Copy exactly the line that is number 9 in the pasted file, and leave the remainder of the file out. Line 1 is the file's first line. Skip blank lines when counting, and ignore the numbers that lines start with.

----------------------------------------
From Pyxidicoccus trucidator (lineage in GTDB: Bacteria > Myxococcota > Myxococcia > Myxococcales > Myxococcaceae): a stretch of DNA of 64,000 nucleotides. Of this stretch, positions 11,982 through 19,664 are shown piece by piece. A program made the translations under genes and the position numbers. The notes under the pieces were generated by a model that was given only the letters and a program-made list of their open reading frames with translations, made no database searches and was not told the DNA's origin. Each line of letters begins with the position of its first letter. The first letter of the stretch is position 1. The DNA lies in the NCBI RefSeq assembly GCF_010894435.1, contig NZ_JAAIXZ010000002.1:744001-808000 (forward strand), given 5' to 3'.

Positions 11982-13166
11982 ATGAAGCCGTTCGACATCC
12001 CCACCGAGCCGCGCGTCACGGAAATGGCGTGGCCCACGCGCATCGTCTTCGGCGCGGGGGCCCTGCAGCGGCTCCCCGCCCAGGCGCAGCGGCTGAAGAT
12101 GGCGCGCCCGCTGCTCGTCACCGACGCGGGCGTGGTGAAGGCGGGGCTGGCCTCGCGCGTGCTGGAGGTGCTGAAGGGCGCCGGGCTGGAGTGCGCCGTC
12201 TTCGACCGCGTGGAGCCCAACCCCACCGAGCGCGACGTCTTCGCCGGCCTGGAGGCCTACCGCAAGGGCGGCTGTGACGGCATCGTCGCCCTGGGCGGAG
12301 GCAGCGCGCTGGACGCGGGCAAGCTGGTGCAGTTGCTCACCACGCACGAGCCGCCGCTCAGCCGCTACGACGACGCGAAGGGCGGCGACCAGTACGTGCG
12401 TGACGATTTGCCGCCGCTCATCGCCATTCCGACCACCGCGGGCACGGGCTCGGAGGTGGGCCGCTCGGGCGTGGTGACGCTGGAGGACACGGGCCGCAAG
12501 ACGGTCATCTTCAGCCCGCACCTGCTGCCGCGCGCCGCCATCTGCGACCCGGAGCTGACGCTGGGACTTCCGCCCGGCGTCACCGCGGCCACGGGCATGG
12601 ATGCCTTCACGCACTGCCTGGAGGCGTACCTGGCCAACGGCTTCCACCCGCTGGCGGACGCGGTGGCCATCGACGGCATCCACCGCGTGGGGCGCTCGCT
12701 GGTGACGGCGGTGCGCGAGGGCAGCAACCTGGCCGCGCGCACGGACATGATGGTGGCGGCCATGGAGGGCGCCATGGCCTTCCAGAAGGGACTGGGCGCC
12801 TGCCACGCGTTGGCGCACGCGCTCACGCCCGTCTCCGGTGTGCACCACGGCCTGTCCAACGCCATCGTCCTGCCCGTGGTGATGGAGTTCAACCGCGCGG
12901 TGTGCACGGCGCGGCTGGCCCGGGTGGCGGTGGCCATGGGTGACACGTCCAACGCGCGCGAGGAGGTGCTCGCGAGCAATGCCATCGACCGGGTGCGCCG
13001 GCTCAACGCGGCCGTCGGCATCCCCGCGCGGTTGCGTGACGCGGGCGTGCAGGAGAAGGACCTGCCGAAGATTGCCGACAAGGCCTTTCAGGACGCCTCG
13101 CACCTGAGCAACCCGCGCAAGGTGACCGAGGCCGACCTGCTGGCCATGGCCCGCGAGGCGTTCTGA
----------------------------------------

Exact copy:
12501 ACGGTCATCTTCAGCCCGCACCTGCTGCCGCGCGCCGCCATCTGCGACCCGGAGCTGACGCTGGGACTTCCGCCCGGCGTCACCGCGGCCACGGGCATGG